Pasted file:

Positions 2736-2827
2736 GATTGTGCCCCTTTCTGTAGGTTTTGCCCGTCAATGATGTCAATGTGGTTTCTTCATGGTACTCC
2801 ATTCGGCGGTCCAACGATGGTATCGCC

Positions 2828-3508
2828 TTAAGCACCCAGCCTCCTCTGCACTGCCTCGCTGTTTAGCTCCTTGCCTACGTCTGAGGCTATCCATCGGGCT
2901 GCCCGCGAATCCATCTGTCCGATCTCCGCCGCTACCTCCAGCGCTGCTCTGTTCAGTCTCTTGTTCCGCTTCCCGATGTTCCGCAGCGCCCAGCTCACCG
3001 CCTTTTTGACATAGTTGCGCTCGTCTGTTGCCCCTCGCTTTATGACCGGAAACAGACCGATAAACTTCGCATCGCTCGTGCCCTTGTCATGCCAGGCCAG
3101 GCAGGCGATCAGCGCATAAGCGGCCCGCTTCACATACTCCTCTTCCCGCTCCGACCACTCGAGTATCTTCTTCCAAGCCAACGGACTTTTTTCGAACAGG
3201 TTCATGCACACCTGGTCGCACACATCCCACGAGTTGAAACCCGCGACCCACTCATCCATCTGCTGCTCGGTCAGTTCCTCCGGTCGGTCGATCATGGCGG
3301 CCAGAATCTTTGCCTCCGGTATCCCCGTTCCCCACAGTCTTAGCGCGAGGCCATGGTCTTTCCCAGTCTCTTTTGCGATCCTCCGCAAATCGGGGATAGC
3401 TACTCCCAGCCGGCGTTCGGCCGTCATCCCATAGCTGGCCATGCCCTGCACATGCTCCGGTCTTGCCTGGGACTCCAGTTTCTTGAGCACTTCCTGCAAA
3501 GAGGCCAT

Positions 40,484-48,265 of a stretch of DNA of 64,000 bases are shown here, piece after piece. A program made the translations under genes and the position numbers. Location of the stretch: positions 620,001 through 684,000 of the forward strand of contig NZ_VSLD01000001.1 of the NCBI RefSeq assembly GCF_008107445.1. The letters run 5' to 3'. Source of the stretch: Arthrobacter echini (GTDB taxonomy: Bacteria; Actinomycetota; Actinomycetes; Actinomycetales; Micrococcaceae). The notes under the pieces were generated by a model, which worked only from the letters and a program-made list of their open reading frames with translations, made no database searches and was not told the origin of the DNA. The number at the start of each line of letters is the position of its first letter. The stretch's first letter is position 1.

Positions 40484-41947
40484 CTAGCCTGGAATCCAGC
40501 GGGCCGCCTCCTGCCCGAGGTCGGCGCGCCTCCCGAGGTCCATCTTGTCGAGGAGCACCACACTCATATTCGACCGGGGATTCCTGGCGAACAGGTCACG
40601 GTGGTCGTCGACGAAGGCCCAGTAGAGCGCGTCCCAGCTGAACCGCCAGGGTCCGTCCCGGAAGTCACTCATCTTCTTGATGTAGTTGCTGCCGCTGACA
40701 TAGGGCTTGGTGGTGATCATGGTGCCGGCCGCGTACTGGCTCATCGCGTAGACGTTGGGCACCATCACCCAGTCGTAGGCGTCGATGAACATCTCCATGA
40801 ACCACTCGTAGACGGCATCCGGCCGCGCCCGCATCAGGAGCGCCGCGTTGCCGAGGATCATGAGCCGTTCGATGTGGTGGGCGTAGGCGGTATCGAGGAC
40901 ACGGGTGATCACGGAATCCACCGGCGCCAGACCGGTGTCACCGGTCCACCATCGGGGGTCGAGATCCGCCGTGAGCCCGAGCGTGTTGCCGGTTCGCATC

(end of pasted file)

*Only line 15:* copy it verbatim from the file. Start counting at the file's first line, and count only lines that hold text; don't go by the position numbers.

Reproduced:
40484 CTAGCCTGGAATCCAGC